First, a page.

AI leadership in Europe is lagging behind the U.S. and China, according to a 2018 report from the European Commission. So at the beginning of April, I was pleased to read that scientific publisher Springer Nature had produced what it claimed was the first machine-generated academic book.
The prototype book, Lithium-Ion Batteries: A Machine-Generated Summary of Current Research, gives an overview of the latest research on lithium-ion batteries. It aims to help researchers manage information overload in the rapidly growing field by summarizing more than 150 research articles published between 2016 and 2018. In a press release, Springer Nature describes the content as “a cross-corpus auto-summarization of a large number of current research articles.” It was automatically compiled by an algorithm developed in collaboration with the Applied Computational Linguistics lab at Goethe University in Frankfurt.
How does the creation process work? The algorithm, dubbed Beta Writer, selects and processes relevant publications from Springer Nature’s content platform SpringerLink. It uses a similarity-based clustering routine to organize the source material into chapters and sections, creating summaries of the articles. Hyperlinks to the extracted material allow readers to refer back to the original source documents if they wish.
Henning Schoenenberger, Springer Nature’s director of product data and metadata manager, says in a press release, “research articles and books written by researchers and authors will continue to play a crucial role in scientific publishing,” but the company foresees many different types of content creation in the future, including entirely human-generated content, blended man-machine text generation, and material that is completely machine-generated.
Springer Nature has been upfront about its desire to use the project to initiate discussion about the opportunities, challenges, and limitations of the technology. With this in mind, it was decided not to manually copy edit the text before publication. A quick glance through the text suggests that, as Schoenenberger notes in the book’s introduction, the process of summarization is still imperfect, and “paraphrased texts, syntax and phrase association still seem clunky at times.” Then again, the purpose of this sort of publication is to succinctly and accurately convey a comprehensive range of information—elegant phrasing probably isn’t the main concern.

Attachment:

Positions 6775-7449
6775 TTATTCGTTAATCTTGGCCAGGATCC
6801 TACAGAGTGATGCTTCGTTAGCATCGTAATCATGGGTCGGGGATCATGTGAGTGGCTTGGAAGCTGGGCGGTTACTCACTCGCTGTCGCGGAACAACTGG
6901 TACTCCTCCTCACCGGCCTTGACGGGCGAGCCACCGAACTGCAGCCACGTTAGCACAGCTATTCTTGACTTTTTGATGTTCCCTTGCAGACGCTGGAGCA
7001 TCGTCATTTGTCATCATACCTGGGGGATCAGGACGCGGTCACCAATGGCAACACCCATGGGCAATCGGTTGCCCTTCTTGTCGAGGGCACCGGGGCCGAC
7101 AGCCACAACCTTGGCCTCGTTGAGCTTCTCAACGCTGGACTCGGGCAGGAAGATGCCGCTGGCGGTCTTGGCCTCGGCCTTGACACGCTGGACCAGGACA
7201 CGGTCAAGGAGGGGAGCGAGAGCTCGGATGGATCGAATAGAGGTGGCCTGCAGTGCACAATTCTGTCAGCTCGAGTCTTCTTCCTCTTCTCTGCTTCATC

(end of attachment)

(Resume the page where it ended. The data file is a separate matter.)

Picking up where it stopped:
At first glance, it’s hard to imagine that Beta Writer will turn its hand to creating compelling literature anytime soon. But that said, AI algorithms are already being put to work to automate the production of journalism, converting data into news stories. Topics with frequent data updates (such as company earnings reports or weather updates) particularly lend themselves to this approach. Bloomberg News, for example, uses its Cyborg automated program to generate financial news stories—reportedly, about one-third of Bloomberg News is produced using automated technology.
Speaking at a 2017 conference in Texas, Joey Marburger, The Washington Post’s director of product, talked about how the newspaper was using almost 100 different bots. Perhaps the most well-known is Heliograf, “an intelligent, automated storytelling agent” that generates stories from real-time data sources, enabling the delivery of channel-specific and personalized stories, described by Marburger as “a bot … helping us do better journalism.”
And on a smaller scale, news providers can put AI to work not just to generate content, but as a productivity tool to assist journalists in their day-to-day activities. The Italian newspaper Il Secolo XIX is using an AI-powered digital assistant in its newsroom. It uses algorithms to analyze and classify content in real-time. When a journalist starts writing a story, the digital assistant checks the text for data consistency and suggests links to other internal and external sources.
There are already plenty of examples of AI creating content. But as Schoenenberger notes, machine-generated research text may become an entirely new kind of content with specific features not yet foreseen. Although the academic publishing world occupies its own specialized content niche, the wider world of content creation should watch this experiment with interest as it unfolds.